And b) Only an hour a day? Including neighborhood play time? Obviously the writer of this post hasn't looked at my calendar, or the calendar of the homeschool families I know. As far as socialization, at the park you might be able to pick out the homeschooled children because they're friendly to everyone, not just the kids their age. They're confident with adults. But other than that, guess what? They're kind and rotten and sweet and selfish and funny and angry and creative and quiet and wild. They're kids just like all the other kids.
2. Homeschooling parents are risk-takers. We're not necessarily folks who will choose the path that everyone else is taking. Guess what? That's good for us, for our children, for our communities and for our society. None of us, parents or teachers, want cookie-cutter kids, a society of automatons. When families choose to homeschool, we're "gambling" that we're creating a life-long love of learning, that our children will be leaders, that they'll grow up to be people who think for themselves and take risks. Every path has risks, and the fact that a thoughtful decision was made for a child to go to public school or private school or to homeschool is far more important than choosing blindly because other people are doing it or because it's just the way we do things, no matter which path you choose.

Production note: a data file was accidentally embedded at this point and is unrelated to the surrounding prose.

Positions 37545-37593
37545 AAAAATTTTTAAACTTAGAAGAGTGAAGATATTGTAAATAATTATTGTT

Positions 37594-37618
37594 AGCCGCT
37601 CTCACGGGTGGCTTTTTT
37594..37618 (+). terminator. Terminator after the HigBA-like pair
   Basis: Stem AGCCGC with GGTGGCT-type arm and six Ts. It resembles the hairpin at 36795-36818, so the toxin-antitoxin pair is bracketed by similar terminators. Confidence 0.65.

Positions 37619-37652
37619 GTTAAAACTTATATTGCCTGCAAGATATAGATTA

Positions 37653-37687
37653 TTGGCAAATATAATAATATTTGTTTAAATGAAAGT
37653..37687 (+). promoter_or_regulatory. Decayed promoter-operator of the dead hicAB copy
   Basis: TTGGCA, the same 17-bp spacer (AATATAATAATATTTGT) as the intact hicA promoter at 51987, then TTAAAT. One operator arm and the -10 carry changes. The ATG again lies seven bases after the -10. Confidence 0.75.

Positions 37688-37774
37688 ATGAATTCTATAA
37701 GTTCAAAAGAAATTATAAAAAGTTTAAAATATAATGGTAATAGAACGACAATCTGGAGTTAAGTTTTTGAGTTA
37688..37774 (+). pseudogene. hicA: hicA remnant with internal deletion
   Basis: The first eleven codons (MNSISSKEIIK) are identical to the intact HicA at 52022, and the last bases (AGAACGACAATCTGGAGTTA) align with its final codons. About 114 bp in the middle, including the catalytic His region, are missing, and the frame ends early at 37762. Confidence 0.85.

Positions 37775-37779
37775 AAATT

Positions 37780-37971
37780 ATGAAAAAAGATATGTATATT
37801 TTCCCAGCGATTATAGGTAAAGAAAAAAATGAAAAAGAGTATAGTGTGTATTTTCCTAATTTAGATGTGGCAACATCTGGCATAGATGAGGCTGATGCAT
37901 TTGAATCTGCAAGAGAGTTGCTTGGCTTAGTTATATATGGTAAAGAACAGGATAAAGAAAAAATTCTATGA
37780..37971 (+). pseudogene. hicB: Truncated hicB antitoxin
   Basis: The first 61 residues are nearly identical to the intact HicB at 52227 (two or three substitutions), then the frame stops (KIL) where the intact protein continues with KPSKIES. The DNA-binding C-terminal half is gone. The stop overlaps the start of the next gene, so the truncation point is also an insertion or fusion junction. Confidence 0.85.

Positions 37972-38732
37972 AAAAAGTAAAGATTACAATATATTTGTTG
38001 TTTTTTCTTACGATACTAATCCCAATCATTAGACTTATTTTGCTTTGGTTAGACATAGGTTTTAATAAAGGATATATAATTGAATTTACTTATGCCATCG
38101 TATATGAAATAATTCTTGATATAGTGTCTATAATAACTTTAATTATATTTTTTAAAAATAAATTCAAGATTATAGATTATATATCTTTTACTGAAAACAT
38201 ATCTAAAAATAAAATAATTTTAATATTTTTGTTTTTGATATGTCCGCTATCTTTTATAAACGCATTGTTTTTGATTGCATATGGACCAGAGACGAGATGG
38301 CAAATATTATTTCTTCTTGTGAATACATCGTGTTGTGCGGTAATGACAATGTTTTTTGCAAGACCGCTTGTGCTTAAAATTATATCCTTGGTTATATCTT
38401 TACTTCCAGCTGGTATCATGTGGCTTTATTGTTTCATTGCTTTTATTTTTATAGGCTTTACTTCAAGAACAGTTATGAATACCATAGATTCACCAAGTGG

1. "And finally… have you met someone homeschooled? Not to hate, but they do tend to be pretty geeky."
So glad there's no hate there. Who was concerned about tolerance and acceptance?
The homeschooled children I know, from preschool age up to post-high school graduates, have all been exactly who they are. Some confident, some creative, some intelligent, some funny, some mannerly, some charming, and yes, even some "geeky." Just like kids in public school. Just like kids all over the world. Kids are kids, people are people.
It's time to put to rest the idea that homeschooled children are socially inept. Or, for that matter, that they are all paragons of good behavior and virtue. We're just like everyone else. Some kids are socially gifted, most are socially fine, and some struggle with social skills. (Which, incidentally may be why some are pulled out of school for homeschooling in the first place, because the teasing or the feeling of not fitting in became intolerable.) But the idea that sitting in a classroom for several hours a day=appropriate socialization, or that homeschoolers never get out around other children, or heck, even that all public-schooled students are mouthy cursing pregnant brats...it's just. not. that. simple. When we start making those kinds of generalizations we distill the richness and variety of human experience into something so much less.
Gah, I hate those Pollyanna people who chirp things like, "We should all learn to celebrate our differences," but (shhh, don't tell!) I may be turning into one of them. Goodness, this forty(ish) thing and all of that "with age comes wisdom" stuff sucks. (Not that I'm necessarily wise, just...nicer? More tolerant? Definitely older, anyway. Heh.) Let's take a little time to learn and respect. It's all right to disagree, but maybe before we start taking potshots (ahem, "God hates homeschooling"??) at someone we don't understand, we should try having a conversation. A real conversation, the kind where we ask one another questions and try to see why others do what they do. We might actually learn something. And that's what it's all about.